My brother sent me this email a year ago. It's even funnier to me now.
How To Prepare For Parenthood:
Lesson 1: Go to the grocery store. Arrange to have your salary paid directly to their head office. Go home. Pick up the paper. Read it for the last time.
Lesson 2: Before you finally go ahead and have children, find a couple who already are parents and berate them about their: Methods of discipline. Lack of patience. Appallingly low tolerance levels. Allowing their children to run wild. Suggest ways in which they might improve their child's breastfeeding, sleep habits, toilet training, table manners, and overall behavior. Enjoy it, because it will be the last time in your life you will have all the answers.
Lesson 3: To discover how the nights will feel...Walk around the living room from 5 p.m. to 10 p.m. carrying a wet bag weighing approximately 8-12 pounds, with a radio turned to static (or some other obnoxious sound) playing loudly. At 10 p.m., put the bag down, se t the alarm for midnight, and go to sleep. Get up at 12 a.m. and walk around the living room again, with the bag, until 1 a.m. Set the alarm for 3 a.m. As you can't get back to sleep, get up at 2 a.m. and make a drink. Go to bed at 2:45 a.m. Get up at 3 a.m. when the alarm goes off. Sing songs in the dark until 4 a.m. Attempt to fall asleep, then finally give up around 6 a.m. Get up. Make breakfast. Keep this up for 5 years. Look cheerful.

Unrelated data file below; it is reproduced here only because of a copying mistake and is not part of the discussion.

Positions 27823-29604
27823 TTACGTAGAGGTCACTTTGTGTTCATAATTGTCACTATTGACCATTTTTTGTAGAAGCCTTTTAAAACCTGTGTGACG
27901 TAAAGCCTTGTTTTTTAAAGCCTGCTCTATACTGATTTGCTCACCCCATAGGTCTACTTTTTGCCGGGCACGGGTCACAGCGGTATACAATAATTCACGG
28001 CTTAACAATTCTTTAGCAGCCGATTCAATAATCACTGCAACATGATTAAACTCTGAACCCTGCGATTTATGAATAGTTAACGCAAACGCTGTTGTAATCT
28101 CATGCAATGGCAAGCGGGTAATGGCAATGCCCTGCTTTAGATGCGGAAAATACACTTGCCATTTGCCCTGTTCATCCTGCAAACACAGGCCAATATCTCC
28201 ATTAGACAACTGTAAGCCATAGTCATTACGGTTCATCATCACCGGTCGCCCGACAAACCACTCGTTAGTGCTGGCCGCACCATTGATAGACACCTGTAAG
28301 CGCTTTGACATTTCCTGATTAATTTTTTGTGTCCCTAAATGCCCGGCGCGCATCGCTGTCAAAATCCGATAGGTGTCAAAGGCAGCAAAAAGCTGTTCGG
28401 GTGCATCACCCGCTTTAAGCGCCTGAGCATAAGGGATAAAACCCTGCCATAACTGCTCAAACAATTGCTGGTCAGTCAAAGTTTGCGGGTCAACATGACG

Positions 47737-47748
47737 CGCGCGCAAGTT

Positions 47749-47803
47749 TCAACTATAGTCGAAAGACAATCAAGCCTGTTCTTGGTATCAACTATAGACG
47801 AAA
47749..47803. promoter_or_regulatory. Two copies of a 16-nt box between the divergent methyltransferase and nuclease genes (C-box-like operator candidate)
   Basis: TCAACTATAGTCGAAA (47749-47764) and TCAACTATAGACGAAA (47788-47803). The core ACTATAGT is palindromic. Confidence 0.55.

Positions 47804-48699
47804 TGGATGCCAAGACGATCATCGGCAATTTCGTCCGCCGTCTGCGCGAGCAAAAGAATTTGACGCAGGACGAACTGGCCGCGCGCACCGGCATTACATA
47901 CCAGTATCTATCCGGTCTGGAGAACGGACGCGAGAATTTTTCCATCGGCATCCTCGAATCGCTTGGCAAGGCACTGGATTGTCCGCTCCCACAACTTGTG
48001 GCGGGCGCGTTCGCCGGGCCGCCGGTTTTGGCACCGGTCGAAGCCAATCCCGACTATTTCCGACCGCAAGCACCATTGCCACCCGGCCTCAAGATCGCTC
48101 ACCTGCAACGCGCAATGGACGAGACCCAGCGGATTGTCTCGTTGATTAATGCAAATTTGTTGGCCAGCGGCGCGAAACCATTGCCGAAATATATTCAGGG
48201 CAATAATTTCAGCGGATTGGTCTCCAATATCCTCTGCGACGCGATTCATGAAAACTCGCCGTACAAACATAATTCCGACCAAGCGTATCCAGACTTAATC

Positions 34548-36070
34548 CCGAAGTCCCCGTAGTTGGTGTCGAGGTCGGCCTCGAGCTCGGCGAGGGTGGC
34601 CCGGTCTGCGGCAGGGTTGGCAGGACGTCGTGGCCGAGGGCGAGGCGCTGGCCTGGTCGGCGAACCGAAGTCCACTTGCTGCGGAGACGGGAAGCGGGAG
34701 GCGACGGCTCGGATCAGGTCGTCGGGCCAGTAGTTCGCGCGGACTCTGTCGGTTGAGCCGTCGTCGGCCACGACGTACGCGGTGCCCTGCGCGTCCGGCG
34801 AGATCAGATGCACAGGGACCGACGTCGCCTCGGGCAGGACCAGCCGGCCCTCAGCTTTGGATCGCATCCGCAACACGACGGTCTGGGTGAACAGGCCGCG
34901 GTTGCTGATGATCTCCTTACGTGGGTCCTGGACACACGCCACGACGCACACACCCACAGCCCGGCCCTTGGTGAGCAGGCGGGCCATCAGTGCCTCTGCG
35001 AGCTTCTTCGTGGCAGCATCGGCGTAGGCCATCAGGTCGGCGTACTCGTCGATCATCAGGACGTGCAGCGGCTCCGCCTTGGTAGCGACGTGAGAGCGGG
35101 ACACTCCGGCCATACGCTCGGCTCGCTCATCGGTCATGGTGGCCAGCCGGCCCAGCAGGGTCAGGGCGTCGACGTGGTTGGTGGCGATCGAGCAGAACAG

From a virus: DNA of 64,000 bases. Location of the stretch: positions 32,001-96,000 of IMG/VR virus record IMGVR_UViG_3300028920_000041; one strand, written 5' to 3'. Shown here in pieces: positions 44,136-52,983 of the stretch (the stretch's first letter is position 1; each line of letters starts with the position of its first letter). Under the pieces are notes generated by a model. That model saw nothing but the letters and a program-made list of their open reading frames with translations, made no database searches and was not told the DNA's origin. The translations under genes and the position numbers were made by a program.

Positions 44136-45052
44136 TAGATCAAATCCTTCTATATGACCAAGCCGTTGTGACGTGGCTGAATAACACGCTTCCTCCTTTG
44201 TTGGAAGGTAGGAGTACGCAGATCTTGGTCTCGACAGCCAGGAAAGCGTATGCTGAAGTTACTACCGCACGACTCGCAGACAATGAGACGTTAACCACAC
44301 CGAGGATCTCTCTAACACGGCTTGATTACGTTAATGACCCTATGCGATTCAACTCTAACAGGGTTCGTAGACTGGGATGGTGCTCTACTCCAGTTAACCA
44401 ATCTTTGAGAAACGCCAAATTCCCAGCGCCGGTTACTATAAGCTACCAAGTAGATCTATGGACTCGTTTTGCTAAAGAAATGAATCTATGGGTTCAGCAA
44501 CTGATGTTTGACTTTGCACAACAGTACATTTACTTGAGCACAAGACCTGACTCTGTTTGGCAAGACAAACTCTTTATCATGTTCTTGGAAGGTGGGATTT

Lesson 4: Can you stand the mess children make? To find out, smear peanut butter onto the sofa and jam onto the curtains. Hide a piece of raw chicken behind the stereo and leave it there all summer. Stick your fingers in the flower bed. Then rub them on the clean walls. Cover the stains with crayons. How does that look?
Lesson 5: Dressing small children is not as easy as it seems. Buy an octopus and a small bag made out of loose mesh. Attempt to put the octopus into the bag so that none of the arms hang out. Time allowed for this: all morning.
Lesson 6: Forget the BMW and buy a mini-van. And don't think that you can leave it out in the driveway spotless and shining. Family cars don't look like that. Buy a chocolate ice cream cone and put it in the glove compartment. Leave it there. Get a dime and stick it in the CD player. Take a family size package of chocolate cookies and mash them into the back seat. Run a garden rake along both sides of the car. There. Perfect.
Lesson 7: Go to the local grocery store. Take with you the closest thing you can find to a pre-school child. (A full-grown goat is excellent). If you intend to have more than one child, take more than one goat. Buy your week's groceries without letting the goats out of your sight. Pay for everything the goat eats or destroys. Until you can easily accomplish this, do not even contemplate having children.
Lesson 8: Hollow out a melon. Make a small hole in the side. Suspend it from the ceiling and swing it from side to side. Now get a bowl of soggy Cheerios and attempt to spoon them into the swaying melon by pretending to be an airplane. Continue until half the Cheerios are gone. Tip half into your lap. The other half, just throw up in the air. You are now ready to feed a nine-month-old baby.
Lesson 9: Make a recording of Fran Drescher saying "mommy" repeatedly. (Important: no more than a four second delay between each "mommy;" occasional crescendo to the level of a supersonic jet is required). Play this tape in your car everywhere you go for the next four years. You are now ready to take a long trip with a toddler.
Lesson 10: Start talking to an adult of your choice. Have someone else continually tug on your skirt hem, shirtsleeve, or elbow while playing the mommy' tape made from Lesson 9 above. You are now ready to have a conversation with an adult while there is a child in the room.
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